As you discern your company purpose, ask yourself and your entire company this: How do we want to grow in each area of our company? When we are thriving and flourishing, where have we grown the most and in what ways? How do we feel about ourselves, our team and our customers as a result of this growth? For who are we a role model? These types of questions will guide your thinking as you explore and create your specific and exact company purpose.
Mission: The mission of your company describes what you do so that you are fulfilling your purpose. It is a short-concise statement that summarizes your values and the essence of who you are and what you provide as a company. I much prefer shorter mission statements that can be easily memorized and that create a compelling future for your company and that will create a passionate message that your customers can immediately identify with. As a trainer and coach my mission statement is, "I am a torchbearer for a vision of a world transformed, illuminating freedom, fulfillment and passion, igniting the flame of infinite possibility for the human spirit."
You can see that this mission statement uses imagery, powerful words and concepts, expressing core values and calling me into an empowering future. This is the role of mission. It calls you and your company forth into its fullest expression and communicates the essence of why you are here.
Once you have clearly stated your company mission what is the immediate next question? For most people it is something like, "Well, this is great, but WHAT DOES THAT LOOK LIKE?!"
What a great question! Enter the role of a company vision.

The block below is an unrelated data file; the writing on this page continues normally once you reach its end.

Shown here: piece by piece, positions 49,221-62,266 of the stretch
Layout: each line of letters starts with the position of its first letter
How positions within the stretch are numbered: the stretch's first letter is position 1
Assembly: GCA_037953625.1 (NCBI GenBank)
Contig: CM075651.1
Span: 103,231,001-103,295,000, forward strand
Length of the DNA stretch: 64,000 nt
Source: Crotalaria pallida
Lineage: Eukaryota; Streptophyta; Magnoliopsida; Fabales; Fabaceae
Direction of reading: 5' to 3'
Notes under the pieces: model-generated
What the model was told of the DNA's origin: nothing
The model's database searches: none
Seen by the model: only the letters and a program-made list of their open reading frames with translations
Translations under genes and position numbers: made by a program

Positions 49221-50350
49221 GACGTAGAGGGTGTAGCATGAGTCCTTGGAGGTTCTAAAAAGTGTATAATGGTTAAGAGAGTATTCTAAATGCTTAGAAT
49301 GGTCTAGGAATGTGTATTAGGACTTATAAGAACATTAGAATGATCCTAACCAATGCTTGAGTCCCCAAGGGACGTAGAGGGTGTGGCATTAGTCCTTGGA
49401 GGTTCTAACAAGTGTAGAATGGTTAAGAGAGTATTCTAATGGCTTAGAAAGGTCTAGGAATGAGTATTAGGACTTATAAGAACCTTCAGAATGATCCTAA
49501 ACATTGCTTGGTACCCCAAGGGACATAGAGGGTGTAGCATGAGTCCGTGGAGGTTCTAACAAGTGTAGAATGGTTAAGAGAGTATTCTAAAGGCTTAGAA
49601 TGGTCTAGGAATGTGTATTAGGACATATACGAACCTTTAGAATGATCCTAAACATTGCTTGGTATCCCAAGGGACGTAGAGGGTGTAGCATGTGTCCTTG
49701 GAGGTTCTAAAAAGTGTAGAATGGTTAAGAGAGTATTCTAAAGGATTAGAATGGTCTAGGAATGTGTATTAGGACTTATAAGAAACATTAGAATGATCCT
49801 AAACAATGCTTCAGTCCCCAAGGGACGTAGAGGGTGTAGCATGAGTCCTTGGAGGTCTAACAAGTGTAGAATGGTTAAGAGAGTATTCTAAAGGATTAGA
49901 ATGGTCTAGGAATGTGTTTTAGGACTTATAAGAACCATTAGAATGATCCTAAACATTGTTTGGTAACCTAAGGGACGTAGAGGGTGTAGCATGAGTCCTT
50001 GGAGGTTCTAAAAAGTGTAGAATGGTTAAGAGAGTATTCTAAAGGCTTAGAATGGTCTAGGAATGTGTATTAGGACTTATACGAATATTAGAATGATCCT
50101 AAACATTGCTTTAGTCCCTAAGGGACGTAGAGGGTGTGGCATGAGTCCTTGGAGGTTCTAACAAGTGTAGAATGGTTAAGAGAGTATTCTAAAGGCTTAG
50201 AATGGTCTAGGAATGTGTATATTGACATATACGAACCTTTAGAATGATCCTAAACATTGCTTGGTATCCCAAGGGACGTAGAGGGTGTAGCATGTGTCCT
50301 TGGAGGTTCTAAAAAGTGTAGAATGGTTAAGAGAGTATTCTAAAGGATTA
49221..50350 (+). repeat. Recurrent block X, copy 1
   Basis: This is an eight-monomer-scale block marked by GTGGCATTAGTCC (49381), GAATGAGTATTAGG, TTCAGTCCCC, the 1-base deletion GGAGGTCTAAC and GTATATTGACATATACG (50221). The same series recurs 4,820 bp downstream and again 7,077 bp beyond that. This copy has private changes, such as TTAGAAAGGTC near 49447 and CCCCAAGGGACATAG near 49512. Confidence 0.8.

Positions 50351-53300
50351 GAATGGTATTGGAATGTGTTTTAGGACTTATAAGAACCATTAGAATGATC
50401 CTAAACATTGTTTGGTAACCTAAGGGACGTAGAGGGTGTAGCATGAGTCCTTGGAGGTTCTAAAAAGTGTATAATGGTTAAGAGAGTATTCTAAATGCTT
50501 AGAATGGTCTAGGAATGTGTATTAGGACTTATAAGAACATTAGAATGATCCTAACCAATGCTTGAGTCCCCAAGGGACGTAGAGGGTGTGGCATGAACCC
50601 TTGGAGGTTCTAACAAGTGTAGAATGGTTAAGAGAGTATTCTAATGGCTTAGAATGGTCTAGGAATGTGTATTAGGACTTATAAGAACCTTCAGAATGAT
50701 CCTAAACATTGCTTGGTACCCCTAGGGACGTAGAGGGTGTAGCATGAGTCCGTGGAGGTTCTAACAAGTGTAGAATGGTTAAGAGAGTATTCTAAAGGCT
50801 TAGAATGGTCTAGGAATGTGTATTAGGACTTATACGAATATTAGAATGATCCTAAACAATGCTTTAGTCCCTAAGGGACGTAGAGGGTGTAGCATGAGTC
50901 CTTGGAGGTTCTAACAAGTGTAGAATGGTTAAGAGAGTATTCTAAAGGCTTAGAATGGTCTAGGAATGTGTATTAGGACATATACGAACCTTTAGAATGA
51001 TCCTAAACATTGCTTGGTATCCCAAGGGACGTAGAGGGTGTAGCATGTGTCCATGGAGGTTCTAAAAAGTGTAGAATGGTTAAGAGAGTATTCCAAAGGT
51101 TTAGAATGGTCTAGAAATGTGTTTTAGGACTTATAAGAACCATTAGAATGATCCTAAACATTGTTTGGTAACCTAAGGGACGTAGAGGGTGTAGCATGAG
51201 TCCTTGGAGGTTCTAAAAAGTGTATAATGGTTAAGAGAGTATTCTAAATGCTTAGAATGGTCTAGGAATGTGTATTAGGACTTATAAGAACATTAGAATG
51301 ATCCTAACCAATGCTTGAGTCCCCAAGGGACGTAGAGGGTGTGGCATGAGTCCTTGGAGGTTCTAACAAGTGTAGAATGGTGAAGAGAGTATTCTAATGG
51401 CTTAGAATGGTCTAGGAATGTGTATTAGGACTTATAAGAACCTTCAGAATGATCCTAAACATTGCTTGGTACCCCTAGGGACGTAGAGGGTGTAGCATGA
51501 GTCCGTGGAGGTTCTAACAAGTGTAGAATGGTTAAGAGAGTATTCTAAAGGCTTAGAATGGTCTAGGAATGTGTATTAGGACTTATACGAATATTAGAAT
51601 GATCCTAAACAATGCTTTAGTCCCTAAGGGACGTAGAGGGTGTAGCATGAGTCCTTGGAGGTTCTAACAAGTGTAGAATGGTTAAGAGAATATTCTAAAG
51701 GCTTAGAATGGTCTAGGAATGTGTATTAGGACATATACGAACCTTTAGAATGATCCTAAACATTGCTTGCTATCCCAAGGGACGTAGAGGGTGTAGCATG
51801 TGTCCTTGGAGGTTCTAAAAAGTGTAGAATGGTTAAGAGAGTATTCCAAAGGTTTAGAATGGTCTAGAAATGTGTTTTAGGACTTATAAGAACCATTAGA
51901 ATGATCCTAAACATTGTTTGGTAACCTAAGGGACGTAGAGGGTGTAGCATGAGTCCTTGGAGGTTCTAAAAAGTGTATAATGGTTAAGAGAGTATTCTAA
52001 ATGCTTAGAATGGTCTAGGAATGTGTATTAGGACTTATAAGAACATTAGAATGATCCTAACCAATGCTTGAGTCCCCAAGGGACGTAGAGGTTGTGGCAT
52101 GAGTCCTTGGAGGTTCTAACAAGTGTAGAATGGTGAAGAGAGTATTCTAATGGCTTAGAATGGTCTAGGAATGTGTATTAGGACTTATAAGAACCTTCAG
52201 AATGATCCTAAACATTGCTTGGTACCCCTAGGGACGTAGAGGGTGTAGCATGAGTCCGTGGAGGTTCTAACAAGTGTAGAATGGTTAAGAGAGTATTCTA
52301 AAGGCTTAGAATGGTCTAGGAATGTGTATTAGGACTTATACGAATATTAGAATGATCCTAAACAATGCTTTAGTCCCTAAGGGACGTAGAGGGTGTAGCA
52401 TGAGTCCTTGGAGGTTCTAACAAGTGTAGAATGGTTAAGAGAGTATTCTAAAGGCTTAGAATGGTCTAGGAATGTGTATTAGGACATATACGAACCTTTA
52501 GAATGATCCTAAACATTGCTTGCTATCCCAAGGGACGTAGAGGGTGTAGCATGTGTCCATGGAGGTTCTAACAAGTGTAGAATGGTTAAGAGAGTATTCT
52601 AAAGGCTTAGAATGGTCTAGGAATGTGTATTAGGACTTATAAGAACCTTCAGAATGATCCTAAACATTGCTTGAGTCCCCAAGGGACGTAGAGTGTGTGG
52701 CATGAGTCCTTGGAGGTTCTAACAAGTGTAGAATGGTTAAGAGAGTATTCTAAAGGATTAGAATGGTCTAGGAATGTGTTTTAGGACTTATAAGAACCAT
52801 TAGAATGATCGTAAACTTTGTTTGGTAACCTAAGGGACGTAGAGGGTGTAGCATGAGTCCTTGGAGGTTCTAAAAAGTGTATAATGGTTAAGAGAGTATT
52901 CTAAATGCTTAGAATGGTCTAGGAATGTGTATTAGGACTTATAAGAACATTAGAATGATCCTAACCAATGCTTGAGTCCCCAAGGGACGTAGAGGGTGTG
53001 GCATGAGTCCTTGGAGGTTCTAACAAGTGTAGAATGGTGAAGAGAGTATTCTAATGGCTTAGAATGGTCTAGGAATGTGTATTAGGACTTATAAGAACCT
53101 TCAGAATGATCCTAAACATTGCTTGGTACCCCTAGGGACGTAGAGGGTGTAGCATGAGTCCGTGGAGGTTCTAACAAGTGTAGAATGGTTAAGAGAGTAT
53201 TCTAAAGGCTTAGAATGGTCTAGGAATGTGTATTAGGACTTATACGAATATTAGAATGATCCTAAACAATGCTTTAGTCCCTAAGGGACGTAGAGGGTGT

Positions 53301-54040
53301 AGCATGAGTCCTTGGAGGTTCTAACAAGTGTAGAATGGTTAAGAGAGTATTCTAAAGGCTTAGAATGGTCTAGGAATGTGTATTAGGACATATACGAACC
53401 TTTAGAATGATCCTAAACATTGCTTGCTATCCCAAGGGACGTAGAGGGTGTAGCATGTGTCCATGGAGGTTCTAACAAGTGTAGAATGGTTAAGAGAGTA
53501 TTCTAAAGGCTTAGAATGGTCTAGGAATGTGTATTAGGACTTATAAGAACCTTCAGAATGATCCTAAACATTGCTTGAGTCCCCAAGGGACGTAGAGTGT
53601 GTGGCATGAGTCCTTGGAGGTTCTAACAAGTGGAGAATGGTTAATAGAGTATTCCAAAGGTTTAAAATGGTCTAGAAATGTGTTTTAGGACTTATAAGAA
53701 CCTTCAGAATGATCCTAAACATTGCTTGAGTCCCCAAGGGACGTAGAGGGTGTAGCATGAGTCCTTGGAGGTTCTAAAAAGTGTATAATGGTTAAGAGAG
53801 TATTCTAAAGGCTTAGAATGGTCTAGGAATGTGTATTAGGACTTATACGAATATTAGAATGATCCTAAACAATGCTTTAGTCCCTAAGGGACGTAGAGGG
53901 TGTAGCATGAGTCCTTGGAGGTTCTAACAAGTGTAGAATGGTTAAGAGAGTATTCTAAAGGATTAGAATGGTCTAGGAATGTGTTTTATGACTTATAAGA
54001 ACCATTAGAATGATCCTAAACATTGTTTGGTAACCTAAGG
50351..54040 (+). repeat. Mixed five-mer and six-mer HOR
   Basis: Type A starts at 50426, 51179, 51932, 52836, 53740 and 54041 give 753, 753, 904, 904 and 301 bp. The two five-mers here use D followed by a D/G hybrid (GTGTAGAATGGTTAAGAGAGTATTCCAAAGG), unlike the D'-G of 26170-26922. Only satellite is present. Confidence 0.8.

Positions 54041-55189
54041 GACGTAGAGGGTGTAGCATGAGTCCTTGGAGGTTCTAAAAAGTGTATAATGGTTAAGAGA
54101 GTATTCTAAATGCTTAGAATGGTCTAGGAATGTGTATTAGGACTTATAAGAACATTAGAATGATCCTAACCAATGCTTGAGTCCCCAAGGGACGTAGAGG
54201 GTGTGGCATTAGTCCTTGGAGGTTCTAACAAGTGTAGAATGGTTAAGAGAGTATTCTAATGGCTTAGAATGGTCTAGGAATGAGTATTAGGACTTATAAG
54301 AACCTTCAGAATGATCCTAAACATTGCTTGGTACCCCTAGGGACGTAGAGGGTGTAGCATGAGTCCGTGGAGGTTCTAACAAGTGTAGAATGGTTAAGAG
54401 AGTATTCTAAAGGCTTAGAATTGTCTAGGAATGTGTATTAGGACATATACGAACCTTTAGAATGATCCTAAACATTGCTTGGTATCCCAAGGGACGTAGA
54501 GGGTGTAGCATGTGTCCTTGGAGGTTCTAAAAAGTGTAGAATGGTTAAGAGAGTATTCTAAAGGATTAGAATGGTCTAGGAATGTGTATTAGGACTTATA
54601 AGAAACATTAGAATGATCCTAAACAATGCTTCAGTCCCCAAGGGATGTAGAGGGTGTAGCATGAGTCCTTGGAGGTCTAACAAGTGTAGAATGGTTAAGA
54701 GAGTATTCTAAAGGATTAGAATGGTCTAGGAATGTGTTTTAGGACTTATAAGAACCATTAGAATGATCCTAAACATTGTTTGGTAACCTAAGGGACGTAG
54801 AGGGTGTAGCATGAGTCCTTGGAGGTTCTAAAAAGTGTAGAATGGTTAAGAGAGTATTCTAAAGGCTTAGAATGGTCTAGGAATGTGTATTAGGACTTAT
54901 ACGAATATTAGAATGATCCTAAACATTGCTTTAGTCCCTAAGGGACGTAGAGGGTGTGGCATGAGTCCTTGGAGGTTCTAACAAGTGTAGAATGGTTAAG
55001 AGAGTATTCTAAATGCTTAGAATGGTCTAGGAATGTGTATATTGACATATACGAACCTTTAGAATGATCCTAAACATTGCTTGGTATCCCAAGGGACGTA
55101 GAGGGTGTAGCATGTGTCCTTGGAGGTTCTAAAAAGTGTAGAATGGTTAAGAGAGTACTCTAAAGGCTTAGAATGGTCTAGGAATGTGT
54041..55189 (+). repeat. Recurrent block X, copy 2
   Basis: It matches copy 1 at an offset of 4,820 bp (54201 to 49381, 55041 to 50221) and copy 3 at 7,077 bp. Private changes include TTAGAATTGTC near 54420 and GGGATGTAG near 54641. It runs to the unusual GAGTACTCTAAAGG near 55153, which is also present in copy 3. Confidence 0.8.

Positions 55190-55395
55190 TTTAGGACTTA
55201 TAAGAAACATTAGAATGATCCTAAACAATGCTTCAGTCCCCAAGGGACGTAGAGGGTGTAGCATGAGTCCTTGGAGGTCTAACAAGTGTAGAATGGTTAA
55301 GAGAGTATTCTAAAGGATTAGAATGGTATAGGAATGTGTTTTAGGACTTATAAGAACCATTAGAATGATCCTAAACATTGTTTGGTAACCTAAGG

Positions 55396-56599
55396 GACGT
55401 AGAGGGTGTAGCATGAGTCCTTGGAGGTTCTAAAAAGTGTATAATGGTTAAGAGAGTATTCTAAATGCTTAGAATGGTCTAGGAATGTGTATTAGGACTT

Vision: The vision of one's company begins the process of creating how the company fulfills its mission. The vision is the fun work of answering the question, "When we are operating at our finest and best, serving the most satisfied customers, making the largest impact we can make, what does that look like?" Vision is the highest expression of your mission, described in actionable items. It is different from your goals in that your vision does not have specific accomplishment dates or "by when's" associated with them.
To begin, just do a brainstorming session, no editing, and no categorizing. Just let it rip and let the ideas flow. There is a tremendous amount of energy when people are freed up to imagine their highest possible future. Then, after the brainstorming is complete, begin to categorize the items based on the various areas of your business such as sales, marketing, customer service, education/training and so on. Or if you have a large company, have each team or department do their own vision, and then blend that into an overall company vision.
I strongly suggest that companies operate inside of 5 year visions. Longer than that becomes too abstract, and shorter than that doesn't allow the company to gather the traction it needs to fully dig into the actions required to create the vision. So in the next five years, what can you create? How do you want to express in your fullness? What is the best possible outcome for your company to produce in the next five years?
The pitfall that most people make when doing vision work is that most people largely overestimate what can be accomplished in one year, and yet largely underestimate what can be accomplished in five. So you want to begin with all that you will offer and provide in five years. Then begin to break that down into one-year, three-year and five-year plans. From there, you can begin creating one-year goals by quarter. When you manage your business, or your life, in this way, you are creating a new future given by your purpose, grounded in your values and driven by your mission. It is a seamlessly created empowering context that can potentially change the culture of your company.